A friend of mine recently bought a three-bedroom, one-bath distressed sale property in a lower-end neighborhood for $35,000. In two months, she and friends rehabbed it with used appliances and cabinets purchased from craigslist, installed flooring, and paint. The kitchen and baths were the main focus. When they put the home back on the market for $119,000, they had a full-price offer in one day!
A kitchen is the most important part of a home. Kitchens are where we spend most of our time with our families. They are where we entertain, and they are the focal point of many family rooms. It is because of this that kitchens play such an important role in the buying and selling process.
Bathrooms are where we women spend a lot of our time alone. It is our "getting gorgeous" getaway. We like cleanliness, counter space and bath tubs. Not only is it our quiet time, but our entire family makes use of the space on a daily basis, and most people that visit our homes will also see this room. So, this too is key in selling a home.
In a market where fewer investors are flipping homes, most buyers want homes that are move-in ready.
Most buyers want a house that is ready the day they move in, because they come with children and families, and their lives are already hectic enough. This rehab work can be pricey, labor-intensive and take some time, so readiness is No. 1 when buyers are looking for a "home." If you, as a seller, are wanting a quick settlement, then you want your place to be attractive, in move-in condition and priced right.
The main thing to remember as a seller is not to price your property too high where you end up way above your neighborhood values. If homes in your area are selling for $200,000 with clean, but not over-the-top kitchens, then it may not be the best idea to upgrade to granite or marble and stainless steel appliances with a cost of $50,000. The buyers for that price tag may not be looking to buy in that particular community.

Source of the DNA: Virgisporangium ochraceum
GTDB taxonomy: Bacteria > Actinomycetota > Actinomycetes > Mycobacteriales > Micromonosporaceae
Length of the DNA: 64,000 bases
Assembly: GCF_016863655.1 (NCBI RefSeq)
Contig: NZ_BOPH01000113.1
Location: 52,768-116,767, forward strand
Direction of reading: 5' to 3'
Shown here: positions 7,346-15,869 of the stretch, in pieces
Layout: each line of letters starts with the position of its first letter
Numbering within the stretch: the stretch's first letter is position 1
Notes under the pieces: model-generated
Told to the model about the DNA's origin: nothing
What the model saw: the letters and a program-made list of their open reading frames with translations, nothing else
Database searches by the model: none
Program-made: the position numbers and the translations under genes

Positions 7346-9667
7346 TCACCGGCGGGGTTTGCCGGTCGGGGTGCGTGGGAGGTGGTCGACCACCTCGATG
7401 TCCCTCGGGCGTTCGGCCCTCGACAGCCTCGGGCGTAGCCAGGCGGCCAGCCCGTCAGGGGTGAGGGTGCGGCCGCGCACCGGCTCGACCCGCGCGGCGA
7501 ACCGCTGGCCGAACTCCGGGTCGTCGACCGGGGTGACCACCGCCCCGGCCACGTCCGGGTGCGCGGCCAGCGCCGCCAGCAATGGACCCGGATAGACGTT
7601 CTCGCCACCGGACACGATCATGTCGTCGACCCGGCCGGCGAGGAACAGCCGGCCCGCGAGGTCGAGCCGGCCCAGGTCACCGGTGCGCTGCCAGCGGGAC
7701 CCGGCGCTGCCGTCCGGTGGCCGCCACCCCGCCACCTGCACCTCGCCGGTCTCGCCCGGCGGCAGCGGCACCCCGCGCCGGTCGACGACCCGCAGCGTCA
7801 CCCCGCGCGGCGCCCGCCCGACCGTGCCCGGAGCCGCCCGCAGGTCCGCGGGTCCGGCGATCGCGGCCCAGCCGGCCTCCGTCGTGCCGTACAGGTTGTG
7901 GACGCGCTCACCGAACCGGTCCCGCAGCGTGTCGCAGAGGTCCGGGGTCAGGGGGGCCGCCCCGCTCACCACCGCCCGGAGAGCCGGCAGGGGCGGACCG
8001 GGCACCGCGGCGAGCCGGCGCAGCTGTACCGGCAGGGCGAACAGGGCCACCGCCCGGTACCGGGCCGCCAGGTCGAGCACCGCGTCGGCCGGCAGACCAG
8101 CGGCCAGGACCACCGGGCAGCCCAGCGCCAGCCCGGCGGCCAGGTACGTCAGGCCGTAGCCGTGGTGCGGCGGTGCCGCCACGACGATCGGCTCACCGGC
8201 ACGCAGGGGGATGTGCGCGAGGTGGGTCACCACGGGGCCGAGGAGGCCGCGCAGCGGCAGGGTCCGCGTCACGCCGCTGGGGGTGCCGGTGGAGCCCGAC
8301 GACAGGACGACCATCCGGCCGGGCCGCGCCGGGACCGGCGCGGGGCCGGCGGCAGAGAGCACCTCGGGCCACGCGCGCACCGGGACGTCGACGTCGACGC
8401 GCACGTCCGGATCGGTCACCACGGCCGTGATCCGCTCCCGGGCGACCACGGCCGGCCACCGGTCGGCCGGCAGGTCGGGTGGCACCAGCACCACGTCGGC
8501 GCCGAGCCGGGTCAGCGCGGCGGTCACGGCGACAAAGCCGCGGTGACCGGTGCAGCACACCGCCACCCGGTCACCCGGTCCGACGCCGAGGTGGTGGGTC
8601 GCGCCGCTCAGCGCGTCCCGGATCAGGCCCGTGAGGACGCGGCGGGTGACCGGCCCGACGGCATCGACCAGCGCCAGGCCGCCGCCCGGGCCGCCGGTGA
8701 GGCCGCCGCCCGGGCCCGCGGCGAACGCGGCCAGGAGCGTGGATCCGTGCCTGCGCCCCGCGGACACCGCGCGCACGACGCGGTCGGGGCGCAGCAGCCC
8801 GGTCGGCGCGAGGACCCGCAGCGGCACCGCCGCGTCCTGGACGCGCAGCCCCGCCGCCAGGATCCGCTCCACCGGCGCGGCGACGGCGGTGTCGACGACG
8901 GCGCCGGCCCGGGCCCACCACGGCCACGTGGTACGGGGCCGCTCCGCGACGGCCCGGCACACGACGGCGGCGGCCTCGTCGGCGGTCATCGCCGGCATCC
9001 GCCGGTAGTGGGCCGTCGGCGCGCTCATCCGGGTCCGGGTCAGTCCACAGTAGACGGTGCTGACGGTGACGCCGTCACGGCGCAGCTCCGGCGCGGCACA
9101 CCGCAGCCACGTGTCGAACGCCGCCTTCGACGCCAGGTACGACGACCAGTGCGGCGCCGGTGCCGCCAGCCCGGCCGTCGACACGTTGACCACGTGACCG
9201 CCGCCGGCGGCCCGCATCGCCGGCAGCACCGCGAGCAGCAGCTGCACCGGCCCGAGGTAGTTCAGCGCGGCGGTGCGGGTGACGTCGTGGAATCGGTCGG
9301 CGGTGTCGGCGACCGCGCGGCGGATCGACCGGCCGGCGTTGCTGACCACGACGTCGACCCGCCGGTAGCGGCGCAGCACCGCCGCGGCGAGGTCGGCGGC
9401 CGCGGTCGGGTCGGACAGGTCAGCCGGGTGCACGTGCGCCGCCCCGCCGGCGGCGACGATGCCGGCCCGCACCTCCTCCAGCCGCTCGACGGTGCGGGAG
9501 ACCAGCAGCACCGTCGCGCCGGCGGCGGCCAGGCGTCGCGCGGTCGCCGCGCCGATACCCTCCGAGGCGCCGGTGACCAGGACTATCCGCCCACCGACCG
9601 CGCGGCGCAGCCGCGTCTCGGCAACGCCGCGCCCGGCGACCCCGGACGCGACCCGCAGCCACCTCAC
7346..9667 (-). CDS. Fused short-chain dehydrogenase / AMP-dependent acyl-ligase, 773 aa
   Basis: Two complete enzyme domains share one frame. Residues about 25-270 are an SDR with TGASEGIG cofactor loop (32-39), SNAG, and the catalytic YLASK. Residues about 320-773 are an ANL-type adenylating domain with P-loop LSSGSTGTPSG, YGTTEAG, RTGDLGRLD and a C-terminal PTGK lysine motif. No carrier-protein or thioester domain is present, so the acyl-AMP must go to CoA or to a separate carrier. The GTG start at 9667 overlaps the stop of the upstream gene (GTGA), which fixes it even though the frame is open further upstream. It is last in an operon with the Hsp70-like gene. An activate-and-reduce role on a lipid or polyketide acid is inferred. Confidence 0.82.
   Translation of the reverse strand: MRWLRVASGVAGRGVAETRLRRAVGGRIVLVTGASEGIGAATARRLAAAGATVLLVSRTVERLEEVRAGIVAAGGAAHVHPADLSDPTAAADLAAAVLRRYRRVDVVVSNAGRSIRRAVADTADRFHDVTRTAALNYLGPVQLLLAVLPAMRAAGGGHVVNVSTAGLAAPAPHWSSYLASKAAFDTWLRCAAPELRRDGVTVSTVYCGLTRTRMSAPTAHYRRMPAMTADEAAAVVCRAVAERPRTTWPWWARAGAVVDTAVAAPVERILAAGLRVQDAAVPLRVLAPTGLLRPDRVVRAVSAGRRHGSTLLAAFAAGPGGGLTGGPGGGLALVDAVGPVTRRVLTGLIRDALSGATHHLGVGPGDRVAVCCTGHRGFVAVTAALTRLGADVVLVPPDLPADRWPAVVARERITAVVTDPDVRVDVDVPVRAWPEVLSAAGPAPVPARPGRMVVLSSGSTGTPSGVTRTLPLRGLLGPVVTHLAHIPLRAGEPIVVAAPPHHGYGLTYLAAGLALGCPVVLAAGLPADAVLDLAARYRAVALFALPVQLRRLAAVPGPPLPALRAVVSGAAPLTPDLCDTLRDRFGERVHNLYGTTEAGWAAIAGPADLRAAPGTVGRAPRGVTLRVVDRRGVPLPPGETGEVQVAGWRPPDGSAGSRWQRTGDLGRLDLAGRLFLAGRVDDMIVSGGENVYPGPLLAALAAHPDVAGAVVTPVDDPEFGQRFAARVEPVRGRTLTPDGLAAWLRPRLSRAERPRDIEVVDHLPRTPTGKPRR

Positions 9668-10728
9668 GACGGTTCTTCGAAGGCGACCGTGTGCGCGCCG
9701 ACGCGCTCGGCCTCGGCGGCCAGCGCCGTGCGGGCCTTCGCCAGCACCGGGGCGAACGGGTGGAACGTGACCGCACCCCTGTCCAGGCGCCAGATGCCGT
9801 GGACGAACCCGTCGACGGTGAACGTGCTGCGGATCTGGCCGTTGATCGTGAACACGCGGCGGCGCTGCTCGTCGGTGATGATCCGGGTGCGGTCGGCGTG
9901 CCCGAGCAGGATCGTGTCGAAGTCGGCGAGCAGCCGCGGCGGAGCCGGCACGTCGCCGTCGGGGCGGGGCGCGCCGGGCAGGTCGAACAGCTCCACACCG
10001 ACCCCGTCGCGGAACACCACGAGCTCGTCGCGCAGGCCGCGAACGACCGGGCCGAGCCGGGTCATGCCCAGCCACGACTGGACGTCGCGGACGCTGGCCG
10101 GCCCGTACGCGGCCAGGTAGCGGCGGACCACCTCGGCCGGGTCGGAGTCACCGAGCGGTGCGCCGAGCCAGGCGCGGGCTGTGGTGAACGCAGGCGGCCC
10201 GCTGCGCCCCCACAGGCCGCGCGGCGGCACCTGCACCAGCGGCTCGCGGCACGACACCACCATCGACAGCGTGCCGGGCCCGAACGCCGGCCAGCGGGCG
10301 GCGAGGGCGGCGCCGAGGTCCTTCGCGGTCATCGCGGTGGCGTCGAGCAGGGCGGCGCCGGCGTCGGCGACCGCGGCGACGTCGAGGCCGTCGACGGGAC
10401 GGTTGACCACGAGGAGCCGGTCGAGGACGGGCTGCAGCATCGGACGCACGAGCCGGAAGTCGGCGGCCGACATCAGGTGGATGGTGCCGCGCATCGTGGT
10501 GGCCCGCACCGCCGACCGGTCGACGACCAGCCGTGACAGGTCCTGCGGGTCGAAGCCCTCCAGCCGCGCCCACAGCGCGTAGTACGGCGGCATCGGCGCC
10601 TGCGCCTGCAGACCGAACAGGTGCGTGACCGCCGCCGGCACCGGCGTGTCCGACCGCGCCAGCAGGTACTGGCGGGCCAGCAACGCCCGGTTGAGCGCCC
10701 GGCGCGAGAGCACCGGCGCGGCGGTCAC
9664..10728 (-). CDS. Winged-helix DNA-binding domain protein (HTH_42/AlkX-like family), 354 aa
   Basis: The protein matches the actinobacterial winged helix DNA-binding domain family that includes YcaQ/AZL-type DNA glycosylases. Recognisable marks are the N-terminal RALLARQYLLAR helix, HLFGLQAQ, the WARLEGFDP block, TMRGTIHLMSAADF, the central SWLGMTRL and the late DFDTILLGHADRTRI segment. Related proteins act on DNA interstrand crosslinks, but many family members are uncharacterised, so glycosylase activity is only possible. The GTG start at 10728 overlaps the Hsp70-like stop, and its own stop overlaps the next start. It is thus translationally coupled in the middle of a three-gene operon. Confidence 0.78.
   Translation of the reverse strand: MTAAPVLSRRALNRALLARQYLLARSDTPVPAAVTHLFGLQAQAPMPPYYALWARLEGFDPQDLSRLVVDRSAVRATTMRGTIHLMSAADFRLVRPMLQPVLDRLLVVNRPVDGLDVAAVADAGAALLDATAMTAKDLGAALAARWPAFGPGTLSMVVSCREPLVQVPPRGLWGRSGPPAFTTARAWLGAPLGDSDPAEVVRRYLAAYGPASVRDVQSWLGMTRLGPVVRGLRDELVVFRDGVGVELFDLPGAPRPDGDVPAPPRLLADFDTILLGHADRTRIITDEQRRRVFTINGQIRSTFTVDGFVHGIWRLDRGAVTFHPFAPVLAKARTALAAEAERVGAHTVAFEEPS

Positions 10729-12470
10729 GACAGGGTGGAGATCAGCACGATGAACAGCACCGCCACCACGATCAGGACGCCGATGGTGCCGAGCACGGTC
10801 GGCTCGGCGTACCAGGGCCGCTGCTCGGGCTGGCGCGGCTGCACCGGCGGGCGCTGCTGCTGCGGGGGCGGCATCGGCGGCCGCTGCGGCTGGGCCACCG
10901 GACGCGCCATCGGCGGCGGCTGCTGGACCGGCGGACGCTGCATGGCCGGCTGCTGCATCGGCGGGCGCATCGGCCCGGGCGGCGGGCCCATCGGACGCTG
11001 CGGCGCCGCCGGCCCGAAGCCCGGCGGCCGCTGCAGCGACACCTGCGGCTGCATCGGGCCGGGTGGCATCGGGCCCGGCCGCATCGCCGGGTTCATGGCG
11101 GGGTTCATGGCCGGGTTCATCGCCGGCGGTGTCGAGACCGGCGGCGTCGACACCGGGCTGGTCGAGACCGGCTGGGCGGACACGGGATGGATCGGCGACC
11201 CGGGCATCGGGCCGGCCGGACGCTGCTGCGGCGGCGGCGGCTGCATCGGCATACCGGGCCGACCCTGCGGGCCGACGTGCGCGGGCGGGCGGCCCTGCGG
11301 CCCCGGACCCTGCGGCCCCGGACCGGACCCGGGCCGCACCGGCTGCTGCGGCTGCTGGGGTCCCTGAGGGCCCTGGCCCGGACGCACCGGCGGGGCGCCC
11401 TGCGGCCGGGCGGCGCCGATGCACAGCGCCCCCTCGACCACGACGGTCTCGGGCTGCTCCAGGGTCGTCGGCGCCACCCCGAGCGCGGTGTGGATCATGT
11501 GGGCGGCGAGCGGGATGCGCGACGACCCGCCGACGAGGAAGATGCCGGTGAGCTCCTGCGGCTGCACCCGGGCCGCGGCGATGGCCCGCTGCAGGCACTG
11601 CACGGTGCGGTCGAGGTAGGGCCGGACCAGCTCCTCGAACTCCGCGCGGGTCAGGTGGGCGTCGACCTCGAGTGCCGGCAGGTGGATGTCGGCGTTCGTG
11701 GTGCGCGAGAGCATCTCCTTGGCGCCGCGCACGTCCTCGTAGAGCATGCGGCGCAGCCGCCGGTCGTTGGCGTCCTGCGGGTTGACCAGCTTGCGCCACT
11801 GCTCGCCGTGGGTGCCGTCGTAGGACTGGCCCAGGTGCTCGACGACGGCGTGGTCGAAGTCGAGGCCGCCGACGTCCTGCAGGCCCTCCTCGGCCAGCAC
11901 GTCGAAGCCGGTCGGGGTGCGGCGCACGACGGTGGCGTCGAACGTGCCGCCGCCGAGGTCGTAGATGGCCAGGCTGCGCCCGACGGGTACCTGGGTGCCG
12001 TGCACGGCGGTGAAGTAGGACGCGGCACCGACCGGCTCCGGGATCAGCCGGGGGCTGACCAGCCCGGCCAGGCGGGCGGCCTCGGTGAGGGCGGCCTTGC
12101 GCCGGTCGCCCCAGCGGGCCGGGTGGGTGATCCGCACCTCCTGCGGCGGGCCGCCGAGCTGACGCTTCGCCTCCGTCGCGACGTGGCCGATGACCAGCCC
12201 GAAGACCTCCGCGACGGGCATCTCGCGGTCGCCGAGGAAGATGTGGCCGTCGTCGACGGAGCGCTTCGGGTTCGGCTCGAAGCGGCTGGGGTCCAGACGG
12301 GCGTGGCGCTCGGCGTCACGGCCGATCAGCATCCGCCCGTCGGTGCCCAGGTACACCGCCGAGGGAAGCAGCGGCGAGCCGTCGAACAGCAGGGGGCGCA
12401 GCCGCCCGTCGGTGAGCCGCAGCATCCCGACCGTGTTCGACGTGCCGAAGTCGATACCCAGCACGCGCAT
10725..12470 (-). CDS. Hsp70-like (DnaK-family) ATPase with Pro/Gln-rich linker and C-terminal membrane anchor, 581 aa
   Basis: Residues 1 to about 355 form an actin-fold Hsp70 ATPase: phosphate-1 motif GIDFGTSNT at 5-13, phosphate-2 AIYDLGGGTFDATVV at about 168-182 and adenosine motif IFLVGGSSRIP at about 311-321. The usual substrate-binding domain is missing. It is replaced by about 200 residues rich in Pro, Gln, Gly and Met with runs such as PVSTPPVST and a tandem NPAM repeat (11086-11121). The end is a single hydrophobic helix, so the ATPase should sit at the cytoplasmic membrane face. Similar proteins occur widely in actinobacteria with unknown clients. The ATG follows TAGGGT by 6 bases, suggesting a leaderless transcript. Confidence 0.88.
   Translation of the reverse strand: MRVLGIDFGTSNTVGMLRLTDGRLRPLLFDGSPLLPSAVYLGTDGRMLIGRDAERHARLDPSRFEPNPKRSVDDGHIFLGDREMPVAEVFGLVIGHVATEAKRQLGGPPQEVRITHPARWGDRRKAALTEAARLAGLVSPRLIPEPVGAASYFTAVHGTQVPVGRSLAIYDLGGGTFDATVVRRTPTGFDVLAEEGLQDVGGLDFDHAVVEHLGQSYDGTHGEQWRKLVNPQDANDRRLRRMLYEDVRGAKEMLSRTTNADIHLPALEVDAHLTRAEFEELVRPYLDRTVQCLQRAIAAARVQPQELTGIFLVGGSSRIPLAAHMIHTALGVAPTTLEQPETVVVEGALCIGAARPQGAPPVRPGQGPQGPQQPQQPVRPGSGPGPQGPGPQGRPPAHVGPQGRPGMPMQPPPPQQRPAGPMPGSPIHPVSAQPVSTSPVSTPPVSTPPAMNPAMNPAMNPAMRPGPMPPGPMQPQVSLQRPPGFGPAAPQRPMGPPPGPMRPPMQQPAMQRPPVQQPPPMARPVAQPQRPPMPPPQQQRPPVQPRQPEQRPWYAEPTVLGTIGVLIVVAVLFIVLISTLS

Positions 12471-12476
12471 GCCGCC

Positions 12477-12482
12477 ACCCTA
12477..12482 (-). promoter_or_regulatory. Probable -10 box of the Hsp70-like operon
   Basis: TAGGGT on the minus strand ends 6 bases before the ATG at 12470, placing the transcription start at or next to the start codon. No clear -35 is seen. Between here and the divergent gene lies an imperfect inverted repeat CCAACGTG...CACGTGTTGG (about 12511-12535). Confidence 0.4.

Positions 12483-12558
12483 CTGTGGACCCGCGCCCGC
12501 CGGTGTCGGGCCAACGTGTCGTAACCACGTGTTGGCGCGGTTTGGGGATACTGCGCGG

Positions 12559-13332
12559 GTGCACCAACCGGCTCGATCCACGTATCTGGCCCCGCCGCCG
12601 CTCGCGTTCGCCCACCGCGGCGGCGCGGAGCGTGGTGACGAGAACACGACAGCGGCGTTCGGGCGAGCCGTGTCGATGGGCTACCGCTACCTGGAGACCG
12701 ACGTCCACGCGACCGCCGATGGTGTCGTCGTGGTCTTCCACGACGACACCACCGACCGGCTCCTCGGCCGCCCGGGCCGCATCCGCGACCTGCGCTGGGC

Keep it simple. Look around to see what homes in that area look like inside and consider the price range you will want to stay in. Keep in mind whether you are in a lower-end or higher-end neighborhood and let that price-point steer you. Whatever type of neighborhood it is, if you have old appliances, vinyl flooring and cabinets with gold handles you will want to make some changes, or you may have to deduct an even larger amount from your sale price.
I suggest not going crazy and buying everything brand new. Look around like my friend did to get the best deals. Search on craigslist or in newspapers to see if you can get some of the appliances, cabinets and furnishings slightly used and at lower cost. Change the paint and flooring, and pick a neutral color. You can also paint cabinets instead of replacing them, and changing out the handles is simple enough. My oldest and easiest advice to everyone — always remove clutter!
This rehab theory also works well with rental income. The better your home looks, the more money you can make. I know of a duplex right now where the first floor has original everything from the early 1990s. They rent their place weekly in the summer for $1,350 per week. The upstairs is updated and just looks cleaner overall and they are renting for $2,200 per week — same layout, same unit!
The bottom line is a little work can go a long way. You always want to stay competitive with comparable properties, especially in this market.